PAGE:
Booker Prize author Elif Shafak tells the story of love and war

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NEW DELHI: How to write war stories without taking sides? Elif Shafak says she found her answer in a fig tree, which she personified as her narrator to tell the story of a Turkish woman and a Greek man whose love takes place in a land destroyed by “competing nationalisms” and “competing religions”.

The Turkish-British author’s latest book, “The Island of Missing Trees”, is the story she wanted to write “for a long time” but “never dared to tell”.

Set in Cyprus in the 1960s, when the Mediterranean island was caught in a civil war between Turkish and Greek Cypriots, the 350-page novel revolves around Defne and Kostas whose love beats any chance of finding a ” happy forever ”almost half a century later.

“Cyprus is a beautiful island with wonderful people. It is also an island where there are many untold stories, sorrows and wounds accumulated. The wounds are not healed. Not at all. The past is not. not gone and left behind, the past breathes in the present moment, ”Shafak said in an email interview.

“So it is difficult to deal with such a complex and emotional subject. How to tell the story of a land that has been divided by a border, destroyed by ethnic conflicts and years and years of violence, nationalism competitors and competing religions, how do you tell this story without falling into the trap of nationalism or tribalism yourself? ”asked the author named Booker.

Shafak, 49, who is the author of 17 books, including 11 novels, said she didn’t know how to approach the story until she found the fig tree – which tells the story of the love and war as it is, not as a Turk or a Greek, man or woman, winner or loser.

“The connection with trees, nature and roots gave me a completely different angle, it helped me find an opening, and through that opening I was able to come in. It was only then. that I was able to dare to write this book “, declared the author of” The forty rules of the love “.

Through the fig tree, Shafak reflects on political events of the past, the aftermath of the Cypriot crisis of 1963-64, and also seamlessly mingles with contemporary issues including displacement, mental health and climate change.

“Our persistent and willful ignorance of trees is mind-boggling. Every day we walk past them, not really seeing them. I think we have a lot to learn from trees. And now is a good time to look at them. that.

“The pandemic and the climate crisis are forcing us to rethink, to stop seeing ourselves as the owners of this planet, to stop believing that we are the center of the universe or that we are more superior.”

With so much environmental destruction, social inequalities and financial greed, humans will one day disappear, but the trees will still be there, said the author who has repeatedly angered the Turkish state and has also been a strong advocate for minority rights. as women.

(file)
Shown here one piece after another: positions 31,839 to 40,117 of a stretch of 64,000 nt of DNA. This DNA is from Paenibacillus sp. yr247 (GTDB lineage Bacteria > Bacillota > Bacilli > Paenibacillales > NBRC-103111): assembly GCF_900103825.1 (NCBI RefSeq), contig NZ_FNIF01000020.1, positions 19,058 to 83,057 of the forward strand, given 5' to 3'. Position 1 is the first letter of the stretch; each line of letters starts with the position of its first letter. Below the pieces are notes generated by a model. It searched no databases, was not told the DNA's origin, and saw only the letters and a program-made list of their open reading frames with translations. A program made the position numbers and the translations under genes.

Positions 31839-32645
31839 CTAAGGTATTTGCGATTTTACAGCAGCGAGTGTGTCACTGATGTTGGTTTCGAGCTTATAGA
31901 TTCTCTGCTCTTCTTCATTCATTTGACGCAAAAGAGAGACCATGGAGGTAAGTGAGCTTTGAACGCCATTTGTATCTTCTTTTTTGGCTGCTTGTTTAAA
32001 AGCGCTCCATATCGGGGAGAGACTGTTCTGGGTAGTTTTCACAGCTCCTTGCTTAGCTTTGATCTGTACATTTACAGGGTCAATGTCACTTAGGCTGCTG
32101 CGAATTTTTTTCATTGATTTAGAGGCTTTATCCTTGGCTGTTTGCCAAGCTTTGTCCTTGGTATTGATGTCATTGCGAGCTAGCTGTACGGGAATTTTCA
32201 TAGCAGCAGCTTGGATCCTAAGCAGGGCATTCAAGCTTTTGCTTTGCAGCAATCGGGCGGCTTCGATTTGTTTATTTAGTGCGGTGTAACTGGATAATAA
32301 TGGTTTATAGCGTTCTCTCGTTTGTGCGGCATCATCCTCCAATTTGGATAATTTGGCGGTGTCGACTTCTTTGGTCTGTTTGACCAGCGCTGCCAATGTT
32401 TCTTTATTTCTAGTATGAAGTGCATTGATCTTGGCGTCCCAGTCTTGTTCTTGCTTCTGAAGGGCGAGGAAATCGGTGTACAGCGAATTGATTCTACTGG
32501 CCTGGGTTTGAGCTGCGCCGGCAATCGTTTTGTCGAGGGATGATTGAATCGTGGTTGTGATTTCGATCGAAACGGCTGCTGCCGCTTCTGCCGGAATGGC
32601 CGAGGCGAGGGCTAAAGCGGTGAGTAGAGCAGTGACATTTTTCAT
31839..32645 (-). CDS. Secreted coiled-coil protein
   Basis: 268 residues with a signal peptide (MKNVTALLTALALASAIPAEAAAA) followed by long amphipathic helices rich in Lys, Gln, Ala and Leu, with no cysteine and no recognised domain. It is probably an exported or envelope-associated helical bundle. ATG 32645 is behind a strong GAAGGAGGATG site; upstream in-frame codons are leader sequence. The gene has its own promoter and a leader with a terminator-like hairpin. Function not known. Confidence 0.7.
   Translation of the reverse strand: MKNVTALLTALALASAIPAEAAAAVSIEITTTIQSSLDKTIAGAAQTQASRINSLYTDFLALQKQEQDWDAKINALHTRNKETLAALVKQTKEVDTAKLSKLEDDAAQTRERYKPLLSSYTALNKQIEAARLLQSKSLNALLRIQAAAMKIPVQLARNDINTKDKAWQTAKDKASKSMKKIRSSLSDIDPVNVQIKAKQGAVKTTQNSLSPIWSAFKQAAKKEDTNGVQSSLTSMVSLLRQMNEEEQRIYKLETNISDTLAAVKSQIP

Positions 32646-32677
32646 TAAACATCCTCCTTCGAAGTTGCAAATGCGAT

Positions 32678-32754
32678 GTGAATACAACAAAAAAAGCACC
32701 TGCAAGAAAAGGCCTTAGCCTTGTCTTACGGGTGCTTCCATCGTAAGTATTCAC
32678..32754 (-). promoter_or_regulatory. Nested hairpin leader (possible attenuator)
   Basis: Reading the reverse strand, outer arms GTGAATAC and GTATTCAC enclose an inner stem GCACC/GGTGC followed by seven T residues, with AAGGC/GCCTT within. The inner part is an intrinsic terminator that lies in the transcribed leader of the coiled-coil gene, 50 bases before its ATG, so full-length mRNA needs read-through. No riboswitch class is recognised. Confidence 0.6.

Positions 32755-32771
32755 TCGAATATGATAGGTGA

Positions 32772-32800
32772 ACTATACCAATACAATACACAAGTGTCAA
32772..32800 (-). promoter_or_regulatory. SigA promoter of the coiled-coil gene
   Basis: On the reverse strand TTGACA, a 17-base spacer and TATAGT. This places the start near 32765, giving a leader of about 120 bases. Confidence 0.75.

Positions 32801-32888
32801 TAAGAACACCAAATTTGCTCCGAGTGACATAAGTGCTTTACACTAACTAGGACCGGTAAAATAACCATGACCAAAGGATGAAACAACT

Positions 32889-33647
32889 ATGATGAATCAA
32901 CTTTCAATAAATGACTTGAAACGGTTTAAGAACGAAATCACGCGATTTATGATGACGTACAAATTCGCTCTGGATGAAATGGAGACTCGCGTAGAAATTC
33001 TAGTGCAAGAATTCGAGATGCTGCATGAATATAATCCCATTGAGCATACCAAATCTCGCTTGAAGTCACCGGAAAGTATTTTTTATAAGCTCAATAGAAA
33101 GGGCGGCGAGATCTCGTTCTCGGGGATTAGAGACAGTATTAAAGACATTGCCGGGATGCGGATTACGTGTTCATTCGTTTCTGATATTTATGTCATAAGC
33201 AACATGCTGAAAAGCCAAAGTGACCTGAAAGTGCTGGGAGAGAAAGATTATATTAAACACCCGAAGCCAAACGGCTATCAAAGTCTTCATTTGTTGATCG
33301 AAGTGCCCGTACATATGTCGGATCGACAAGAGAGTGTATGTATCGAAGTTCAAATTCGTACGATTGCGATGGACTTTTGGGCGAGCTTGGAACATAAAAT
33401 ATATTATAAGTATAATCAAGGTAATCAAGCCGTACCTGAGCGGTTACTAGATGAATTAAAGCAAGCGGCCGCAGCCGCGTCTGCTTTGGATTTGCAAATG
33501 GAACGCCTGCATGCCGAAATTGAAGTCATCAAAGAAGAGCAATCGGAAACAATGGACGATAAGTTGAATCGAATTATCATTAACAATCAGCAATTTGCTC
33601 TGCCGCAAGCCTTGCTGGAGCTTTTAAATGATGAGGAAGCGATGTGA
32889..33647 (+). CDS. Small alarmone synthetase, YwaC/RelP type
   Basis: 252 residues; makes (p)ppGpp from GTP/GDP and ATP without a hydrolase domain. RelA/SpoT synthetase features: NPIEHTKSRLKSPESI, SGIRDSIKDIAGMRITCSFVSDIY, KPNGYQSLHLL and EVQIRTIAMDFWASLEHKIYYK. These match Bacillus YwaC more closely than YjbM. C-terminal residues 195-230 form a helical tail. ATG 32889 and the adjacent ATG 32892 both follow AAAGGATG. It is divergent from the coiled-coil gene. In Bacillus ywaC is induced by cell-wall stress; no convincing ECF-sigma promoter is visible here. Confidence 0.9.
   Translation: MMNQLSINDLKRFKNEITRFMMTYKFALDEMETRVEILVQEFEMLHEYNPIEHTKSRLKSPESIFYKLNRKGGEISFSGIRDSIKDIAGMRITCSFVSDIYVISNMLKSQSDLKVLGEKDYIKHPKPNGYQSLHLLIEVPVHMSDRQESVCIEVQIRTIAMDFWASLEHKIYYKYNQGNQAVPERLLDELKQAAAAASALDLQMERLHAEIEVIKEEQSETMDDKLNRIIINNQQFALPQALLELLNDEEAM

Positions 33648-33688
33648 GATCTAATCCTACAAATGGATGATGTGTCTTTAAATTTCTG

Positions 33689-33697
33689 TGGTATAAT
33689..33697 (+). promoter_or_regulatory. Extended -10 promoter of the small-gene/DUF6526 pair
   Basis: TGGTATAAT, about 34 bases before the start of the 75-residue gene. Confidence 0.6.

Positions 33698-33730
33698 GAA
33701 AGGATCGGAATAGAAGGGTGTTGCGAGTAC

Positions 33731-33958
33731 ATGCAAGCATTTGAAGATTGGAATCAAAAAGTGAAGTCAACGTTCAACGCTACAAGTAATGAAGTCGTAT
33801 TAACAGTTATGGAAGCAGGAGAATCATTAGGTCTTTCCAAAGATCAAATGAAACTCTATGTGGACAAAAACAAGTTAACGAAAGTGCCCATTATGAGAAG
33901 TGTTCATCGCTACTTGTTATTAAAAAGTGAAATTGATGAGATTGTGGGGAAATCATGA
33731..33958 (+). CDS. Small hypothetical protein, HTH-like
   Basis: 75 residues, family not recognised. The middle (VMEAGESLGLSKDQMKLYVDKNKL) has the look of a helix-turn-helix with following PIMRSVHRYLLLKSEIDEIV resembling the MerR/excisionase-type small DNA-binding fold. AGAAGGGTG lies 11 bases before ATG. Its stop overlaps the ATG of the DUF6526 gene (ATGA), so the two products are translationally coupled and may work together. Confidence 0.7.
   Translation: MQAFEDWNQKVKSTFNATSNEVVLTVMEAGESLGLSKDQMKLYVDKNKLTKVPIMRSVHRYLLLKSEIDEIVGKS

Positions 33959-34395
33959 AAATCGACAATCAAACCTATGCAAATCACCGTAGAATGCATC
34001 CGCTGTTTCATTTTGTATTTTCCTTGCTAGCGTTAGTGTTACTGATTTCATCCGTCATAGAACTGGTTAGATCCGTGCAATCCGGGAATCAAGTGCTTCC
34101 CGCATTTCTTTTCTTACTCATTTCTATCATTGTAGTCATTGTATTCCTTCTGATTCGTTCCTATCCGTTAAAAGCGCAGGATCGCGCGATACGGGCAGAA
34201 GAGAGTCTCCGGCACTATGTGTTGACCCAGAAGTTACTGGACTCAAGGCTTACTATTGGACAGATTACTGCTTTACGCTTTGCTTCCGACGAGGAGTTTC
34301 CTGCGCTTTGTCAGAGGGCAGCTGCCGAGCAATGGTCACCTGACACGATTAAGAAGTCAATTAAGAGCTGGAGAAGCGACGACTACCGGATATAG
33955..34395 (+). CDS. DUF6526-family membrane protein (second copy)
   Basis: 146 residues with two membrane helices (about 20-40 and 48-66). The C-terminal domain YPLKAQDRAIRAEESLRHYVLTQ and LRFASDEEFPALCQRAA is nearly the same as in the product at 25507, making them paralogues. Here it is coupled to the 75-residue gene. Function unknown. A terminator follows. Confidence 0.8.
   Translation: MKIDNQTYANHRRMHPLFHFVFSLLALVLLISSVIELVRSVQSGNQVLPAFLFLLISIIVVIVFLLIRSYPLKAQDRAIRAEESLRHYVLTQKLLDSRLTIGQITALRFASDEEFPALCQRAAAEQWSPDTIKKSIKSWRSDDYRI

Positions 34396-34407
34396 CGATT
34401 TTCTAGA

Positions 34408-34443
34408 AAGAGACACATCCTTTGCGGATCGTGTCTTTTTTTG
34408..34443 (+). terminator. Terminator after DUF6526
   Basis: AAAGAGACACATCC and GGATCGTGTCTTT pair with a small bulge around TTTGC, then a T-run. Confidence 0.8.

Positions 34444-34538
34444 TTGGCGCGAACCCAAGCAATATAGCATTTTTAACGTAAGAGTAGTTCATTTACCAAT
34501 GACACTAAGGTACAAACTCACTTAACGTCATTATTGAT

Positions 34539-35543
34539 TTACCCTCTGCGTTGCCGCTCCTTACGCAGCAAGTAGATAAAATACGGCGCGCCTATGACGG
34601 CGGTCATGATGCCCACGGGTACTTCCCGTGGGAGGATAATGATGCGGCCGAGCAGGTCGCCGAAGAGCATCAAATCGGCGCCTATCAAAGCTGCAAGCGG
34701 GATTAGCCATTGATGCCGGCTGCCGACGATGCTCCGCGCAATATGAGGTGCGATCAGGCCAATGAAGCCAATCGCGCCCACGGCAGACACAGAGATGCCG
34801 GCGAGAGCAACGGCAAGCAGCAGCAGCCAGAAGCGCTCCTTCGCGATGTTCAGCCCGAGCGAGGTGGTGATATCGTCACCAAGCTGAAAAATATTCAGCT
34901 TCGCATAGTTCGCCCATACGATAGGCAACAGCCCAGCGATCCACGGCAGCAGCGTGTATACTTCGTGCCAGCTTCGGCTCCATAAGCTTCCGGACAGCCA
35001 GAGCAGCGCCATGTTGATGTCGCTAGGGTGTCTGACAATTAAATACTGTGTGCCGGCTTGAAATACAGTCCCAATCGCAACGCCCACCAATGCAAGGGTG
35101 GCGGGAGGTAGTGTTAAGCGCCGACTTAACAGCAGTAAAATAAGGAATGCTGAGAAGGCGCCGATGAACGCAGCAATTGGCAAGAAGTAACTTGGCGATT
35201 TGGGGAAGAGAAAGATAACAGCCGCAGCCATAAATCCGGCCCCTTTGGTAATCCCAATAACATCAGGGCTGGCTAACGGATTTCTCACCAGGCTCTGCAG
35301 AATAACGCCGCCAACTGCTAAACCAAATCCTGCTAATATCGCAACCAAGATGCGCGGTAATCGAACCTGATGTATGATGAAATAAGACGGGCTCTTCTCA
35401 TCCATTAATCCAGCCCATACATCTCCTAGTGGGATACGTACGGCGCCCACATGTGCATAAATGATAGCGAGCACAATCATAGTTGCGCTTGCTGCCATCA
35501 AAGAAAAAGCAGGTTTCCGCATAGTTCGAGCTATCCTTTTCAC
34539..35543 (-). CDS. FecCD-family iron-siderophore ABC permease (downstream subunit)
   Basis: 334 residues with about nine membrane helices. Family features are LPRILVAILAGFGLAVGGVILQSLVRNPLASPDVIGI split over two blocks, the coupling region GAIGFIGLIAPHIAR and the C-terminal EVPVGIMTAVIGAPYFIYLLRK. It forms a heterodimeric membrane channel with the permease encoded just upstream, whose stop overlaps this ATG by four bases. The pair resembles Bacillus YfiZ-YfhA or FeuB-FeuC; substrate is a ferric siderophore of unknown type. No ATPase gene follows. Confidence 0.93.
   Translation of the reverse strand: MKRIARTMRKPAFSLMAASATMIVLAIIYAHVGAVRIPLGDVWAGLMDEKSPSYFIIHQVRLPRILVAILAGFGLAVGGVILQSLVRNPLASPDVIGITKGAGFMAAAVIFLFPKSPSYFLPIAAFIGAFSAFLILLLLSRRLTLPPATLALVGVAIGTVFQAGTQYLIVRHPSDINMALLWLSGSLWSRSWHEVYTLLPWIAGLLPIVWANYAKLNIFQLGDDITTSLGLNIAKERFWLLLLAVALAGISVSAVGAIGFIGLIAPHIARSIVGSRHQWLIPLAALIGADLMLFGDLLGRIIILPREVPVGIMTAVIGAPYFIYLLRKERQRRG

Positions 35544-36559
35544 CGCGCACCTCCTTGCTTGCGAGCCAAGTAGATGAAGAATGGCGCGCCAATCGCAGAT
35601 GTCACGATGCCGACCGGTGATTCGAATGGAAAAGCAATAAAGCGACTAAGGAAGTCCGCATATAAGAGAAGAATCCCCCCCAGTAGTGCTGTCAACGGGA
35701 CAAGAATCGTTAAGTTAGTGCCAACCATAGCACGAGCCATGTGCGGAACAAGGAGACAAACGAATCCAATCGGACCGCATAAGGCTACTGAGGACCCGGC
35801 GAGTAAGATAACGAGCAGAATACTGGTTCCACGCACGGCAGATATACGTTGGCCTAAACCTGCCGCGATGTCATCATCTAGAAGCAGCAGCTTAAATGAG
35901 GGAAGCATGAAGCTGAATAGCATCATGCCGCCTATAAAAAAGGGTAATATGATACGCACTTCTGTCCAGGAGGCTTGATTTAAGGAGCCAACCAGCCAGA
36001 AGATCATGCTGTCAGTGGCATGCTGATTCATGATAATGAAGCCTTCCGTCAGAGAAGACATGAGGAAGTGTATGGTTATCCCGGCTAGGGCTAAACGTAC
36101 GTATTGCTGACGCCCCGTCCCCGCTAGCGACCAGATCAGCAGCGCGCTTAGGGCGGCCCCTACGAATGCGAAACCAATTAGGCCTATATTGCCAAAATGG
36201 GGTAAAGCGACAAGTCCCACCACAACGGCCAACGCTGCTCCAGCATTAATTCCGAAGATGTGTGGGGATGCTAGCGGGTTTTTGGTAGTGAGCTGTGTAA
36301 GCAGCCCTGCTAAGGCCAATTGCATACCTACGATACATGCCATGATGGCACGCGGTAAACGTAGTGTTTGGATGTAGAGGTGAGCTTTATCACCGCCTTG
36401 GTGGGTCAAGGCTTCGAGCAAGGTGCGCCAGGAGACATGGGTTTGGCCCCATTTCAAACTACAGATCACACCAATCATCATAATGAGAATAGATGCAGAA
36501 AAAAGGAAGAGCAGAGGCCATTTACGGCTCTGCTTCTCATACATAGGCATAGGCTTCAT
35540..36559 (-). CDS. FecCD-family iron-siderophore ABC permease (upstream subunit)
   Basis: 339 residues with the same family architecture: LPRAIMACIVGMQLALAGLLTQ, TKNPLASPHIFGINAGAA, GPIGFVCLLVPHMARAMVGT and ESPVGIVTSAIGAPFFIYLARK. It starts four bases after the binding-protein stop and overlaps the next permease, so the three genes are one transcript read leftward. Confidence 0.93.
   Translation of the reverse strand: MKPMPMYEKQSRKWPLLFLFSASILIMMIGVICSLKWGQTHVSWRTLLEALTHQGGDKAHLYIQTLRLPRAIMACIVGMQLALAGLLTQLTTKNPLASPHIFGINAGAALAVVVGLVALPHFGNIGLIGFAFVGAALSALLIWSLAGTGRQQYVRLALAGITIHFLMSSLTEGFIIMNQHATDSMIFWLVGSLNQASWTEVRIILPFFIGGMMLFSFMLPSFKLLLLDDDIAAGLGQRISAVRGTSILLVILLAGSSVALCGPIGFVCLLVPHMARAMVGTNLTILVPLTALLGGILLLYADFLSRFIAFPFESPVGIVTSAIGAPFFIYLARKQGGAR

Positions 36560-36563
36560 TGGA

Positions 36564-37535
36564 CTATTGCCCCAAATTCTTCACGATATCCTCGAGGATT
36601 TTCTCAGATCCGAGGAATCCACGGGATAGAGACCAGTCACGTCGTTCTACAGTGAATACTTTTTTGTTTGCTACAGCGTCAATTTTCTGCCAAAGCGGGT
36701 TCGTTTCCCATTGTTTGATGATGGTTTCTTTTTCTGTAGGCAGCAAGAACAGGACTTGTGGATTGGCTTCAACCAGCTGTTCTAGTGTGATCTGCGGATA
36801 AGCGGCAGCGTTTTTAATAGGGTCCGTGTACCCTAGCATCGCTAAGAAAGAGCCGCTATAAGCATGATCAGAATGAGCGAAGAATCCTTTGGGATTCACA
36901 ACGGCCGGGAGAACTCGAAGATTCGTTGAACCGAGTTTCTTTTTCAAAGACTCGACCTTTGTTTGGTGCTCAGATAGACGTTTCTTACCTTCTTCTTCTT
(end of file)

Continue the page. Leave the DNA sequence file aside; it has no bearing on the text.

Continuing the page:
“We need to radically change our habits and restructure our societies in a much more egalitarian way and reconnect with nature in a more humble way. We don’t have much time to do this, and we can only do it together as a ‘humanity,’ he added. said the London-based writer.

The reader may feel overwhelmed by the sheer number of issues Shafak manages to address in a single book, but his prowess as a storyteller is such that it feels overwhelming where it is meant to be.

“There are families who have lived through war, displacement, trauma in just a few generations … this is the history of humanity. If it’s not too much for history, if it’s not too much for life, why would it be too much for fiction? This is the reality and I think that as human beings our hearts and minds are large enough to process complex thoughts and empathize at the same time, ”she said.

Whatever objective approach writers may take when writing their stories, it is rare that you can remain oblivious to the grief, sorrows, and traumas of those who have suffered.

Shafak admits to being no exception.

“Authors are not immune to the emotions they deal with in their stories. You feel those emotions in your soul, if you don’t feel them you probably couldn’t write about them. So that affects me. . I cry, I laugh, I keep talking to my characters but more than that, I listen to them. It’s not a rational, logical, composed process. Writing fiction comes from the heart, from the guts. ”

She said she was a “mess” when writing, feeling deeply what her characters are going through.

“The topics I write about are not easy topics, they are quite heavy, but I also hope my books are life affirming. They celebrate humanity, connectedness, diversity, empathy and try to ‘encourage wisdom rather than information, try to embrace the beauty and fragility of the human being,’ Shafak said.

Several of her books, including “The Bastard of Istanbul” (2006), “The Gaze” (2000), and her latest novel “10 Minutes 38 Seconds in this Strange World” (2019), got her in trouble. with the Turks. government.

Shafak was tried for “insulting Turkishness” because she wrote against the Armenian genocide in Turkey and was ultimately acquitted. She has also been investigated for “obscenity” for addressing topics such as child abuse, trafficking and sexual harassment.

“The Island of Missing Trees” was released on September 5 of this year.

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